Hyperbole is when you exaggerate on purpose to show how important something is. ‘Exaggerate’ means to make something seem bigger, better or worse than it is in reality. Hyperbole is often used in native English conversations, but be careful not to overuse it!

Example in a novel: ‘People moved slowly then. There was no hurry then, for there was nowhere to go, nothing to buy and no money to buy it with, nothing to see outside the boundaries of Maycomb County’ (To Kill a Mockingbird – Harper Lee)

In this example, the author is saying there is nothing to buy and nothing to see. Of course, this is an exaggeration: there are at least a few things to buy and see! The hyperbole here makes the scene appear desolate – which means empty and bleak.

Examples in everyday conversation:

  • ‘Her brain is the size of a pea’. This is an insult. It means someone is very stupid or dim.
  • ‘I could eat a horse’. This is a phrase used to say ‘I am very hungry’ – we do not actually eat horses in England!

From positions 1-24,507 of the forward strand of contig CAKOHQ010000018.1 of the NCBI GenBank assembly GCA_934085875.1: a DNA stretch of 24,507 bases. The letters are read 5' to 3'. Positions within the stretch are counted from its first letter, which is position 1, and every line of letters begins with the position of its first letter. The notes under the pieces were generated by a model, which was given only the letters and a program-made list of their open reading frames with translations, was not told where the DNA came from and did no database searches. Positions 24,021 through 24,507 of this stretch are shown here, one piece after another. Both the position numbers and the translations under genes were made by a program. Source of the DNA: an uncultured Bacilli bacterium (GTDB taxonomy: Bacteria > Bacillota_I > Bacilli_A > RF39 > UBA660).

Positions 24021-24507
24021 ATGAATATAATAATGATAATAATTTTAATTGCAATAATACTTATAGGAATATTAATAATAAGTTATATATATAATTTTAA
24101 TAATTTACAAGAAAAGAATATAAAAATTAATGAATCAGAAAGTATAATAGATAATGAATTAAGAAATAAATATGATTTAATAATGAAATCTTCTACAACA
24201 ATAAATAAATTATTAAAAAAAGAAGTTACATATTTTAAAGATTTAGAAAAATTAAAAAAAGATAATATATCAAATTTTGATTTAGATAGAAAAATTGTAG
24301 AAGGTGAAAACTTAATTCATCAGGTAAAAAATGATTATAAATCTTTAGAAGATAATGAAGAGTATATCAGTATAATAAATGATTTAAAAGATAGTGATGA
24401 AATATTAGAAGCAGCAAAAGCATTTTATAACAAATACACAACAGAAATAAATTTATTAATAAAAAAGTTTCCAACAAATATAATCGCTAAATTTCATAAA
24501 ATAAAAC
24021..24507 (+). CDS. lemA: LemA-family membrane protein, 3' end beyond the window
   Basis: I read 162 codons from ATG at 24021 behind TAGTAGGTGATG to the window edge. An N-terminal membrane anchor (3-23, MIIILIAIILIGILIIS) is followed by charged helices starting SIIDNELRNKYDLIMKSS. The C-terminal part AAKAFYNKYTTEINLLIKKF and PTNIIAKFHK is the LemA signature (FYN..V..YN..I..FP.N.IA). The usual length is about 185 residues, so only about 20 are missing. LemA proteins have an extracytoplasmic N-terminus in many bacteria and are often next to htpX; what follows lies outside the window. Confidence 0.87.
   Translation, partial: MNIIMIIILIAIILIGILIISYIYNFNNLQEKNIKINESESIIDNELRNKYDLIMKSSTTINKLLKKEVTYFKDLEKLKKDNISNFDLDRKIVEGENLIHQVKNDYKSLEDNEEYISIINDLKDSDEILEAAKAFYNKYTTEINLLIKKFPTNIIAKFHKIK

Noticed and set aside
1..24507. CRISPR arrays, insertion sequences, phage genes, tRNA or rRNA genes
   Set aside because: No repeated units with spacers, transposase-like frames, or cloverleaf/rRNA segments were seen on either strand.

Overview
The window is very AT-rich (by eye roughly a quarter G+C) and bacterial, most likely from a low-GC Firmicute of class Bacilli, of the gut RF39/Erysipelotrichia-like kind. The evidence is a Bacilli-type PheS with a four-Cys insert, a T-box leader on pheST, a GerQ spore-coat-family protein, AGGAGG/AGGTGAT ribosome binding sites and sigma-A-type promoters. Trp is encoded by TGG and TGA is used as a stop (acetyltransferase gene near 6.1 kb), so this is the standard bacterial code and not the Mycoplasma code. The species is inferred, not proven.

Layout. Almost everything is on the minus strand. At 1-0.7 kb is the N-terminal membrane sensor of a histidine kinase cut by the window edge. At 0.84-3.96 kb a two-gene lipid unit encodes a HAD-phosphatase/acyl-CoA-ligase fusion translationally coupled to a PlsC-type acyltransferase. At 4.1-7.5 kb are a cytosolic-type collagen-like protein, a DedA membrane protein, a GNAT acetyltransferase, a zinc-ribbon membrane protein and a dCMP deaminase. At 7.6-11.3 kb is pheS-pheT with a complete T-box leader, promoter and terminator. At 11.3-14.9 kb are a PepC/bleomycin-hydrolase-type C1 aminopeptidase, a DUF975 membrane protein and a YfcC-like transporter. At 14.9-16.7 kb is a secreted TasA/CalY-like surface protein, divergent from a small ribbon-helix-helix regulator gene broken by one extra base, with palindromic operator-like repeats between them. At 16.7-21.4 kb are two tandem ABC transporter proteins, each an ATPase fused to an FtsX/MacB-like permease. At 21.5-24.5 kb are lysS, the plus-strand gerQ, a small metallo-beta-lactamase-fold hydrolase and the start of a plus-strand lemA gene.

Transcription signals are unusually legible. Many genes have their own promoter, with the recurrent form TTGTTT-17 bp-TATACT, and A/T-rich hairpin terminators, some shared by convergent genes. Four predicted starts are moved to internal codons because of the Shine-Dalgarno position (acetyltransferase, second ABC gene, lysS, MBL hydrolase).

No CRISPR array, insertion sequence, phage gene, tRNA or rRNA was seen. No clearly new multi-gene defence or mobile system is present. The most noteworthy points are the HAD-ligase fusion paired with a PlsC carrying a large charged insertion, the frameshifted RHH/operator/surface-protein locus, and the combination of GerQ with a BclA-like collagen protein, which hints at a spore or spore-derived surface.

• ‘I’ve told you a million times’.  If you have told somebody something several times and they do not remember or understand, then this is what you say!

Personification, metaphor, simile and hyperbole are the most common ‘literary techniques’, but there are many others. Check out to see all of the techniques you can find in English books. As your skills develop, you can use these ‘decorations’ to bring your spoken and written English to life!

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Download: This blog post is available as a convenient and portable PDF that you can take anywhere. Click here to get a copy. (Download)

Written by James F.
— Staff Writer
Written by James F.
— Staff Writer